With the meaning "who is like God," you can't really go wrong with this name, eh? But if you need another reason to renew your love for this popular '80s name, consider that it is shared by Michele Wallace — a feminist author, professor, and cultural critic best known for her 1979 book Black Macho and the Myth of the Superwoman. Wallace is considered one of the pioneering women of black feminism and often uses her platform to dissect sexism. And let's not forget Michelle Obama, too!
It likely comes as little surprise that John was the ninth most popular name of the '80s according to the SSA — at least it didn't for me, 'cause I knew a metric ton of Johns growing up. One of the reasons the name (which means "God is gracious") has added appeal for me now is because of musician John Legend. Not only is he married to fierce AF feminist Chrissy Teigen, but Legend fundraises for the feminist charity Chime for Change and openly advocates for equality. "All men should be feminists," he explained at a press conference. "If men care about women's rights the world will be a better place."
Toronto feminist Stephanie Guthrie, co-founder of Drunk Feminist Films and Women in Toronto Politics, first came to prominence when she took misogynist video game creator Bendilin Spurr to task on Twitter in 2012. Although she keeps a low profile on social media these days, she remains steadfast in her advocacy for women, making this a worthy name indeed. Besides, it means "garland, crown" — how fitting is that?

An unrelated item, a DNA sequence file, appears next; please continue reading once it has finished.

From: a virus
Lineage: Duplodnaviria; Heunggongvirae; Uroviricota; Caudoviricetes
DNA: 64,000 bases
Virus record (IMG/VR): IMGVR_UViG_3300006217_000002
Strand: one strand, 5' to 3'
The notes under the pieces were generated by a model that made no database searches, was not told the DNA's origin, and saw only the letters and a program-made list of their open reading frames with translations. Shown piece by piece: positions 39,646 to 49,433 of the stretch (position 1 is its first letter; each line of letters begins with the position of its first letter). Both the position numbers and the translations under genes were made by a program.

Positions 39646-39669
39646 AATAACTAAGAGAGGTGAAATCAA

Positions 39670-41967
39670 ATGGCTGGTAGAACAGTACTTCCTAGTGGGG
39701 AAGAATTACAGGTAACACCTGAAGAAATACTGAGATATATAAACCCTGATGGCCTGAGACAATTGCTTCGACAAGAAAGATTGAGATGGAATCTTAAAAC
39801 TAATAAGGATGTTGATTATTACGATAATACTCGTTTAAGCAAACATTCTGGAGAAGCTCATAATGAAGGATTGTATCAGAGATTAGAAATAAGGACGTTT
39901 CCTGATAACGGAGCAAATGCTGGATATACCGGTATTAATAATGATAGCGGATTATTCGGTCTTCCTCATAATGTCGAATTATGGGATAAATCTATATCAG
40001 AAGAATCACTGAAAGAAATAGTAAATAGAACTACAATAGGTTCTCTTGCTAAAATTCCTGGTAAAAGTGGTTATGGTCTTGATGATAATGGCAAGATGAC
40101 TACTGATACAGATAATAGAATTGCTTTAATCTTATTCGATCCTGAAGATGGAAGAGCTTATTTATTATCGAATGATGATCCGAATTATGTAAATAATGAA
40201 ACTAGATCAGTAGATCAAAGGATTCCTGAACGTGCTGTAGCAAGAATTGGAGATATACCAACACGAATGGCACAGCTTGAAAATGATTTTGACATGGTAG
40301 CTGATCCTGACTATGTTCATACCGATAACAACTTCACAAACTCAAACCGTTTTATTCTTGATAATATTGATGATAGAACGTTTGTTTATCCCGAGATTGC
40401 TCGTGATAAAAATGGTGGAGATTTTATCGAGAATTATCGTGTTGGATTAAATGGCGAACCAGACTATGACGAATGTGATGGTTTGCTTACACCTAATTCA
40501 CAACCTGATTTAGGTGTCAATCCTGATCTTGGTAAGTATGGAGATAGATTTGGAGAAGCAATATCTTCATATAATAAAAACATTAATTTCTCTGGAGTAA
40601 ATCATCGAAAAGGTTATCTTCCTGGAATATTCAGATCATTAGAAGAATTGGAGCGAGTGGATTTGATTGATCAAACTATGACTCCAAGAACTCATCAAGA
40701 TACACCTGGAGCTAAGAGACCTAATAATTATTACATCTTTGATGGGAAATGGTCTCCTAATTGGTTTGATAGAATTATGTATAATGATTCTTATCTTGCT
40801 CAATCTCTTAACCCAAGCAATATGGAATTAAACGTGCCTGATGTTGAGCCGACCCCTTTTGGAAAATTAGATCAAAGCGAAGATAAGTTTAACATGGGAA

If you aren't following Matt McGorry on social media, please go forth and do so now. Then naming your future progeny after him will make total sense, 'cause the guy is a feminist hero. A star of Orange is the New Black and How to Get Away with Murder, McGorry is tireless in his efforts to advocate and raise awareness for intersectional feminism. Matt, for the record, is a derivative of Matthew, which means "gift of God."
Listen, I don't care if Lisa Simpson is a fictional cartoon character — as a child born in the '80s and raised in the '90s, she remains a defining example of feminism for me. Her life goals include becoming POTUS, she often points out inequality, she reads feminist lit and, let's just be real, she has a thing for feminist rants from time to time (don't we all?). This name, which means "pledged to God," was super popular in the '80s at 31st for the decade.
Don't let the harsh meaning of the name "Mark" (it's "warlike") put you off. This popular '80s name has the benefit of being attached to actor/activist Mark Ruffalo who, in recent years, has been an outspoken advocate for women's rights. In fact, last year during an interview at AOL BUILD, Ruffalo felt compelled to officially identify with the feminist movement, saying, "I'm a feminist, by the way. I didn't know there were any [non-feminists] left in the world. I thought we pretty much came to the 50-50, like [feminism]-is-cool conclusion."
Oh, Amy Poehler, how do we love thee? Let us count the ways. In addition to portraying the kind of imperfect feminist we can all relate to (hello, Leslie Knope), Poehler is the embodiment of that every-girl feminist IRL. She has written feminist books and essays, co-created the super-empowering Smart Girls movement, and never shies away from standing up for all women. Bonus? The name Amy, which was the no. 15 name of the '80s, means "beloved."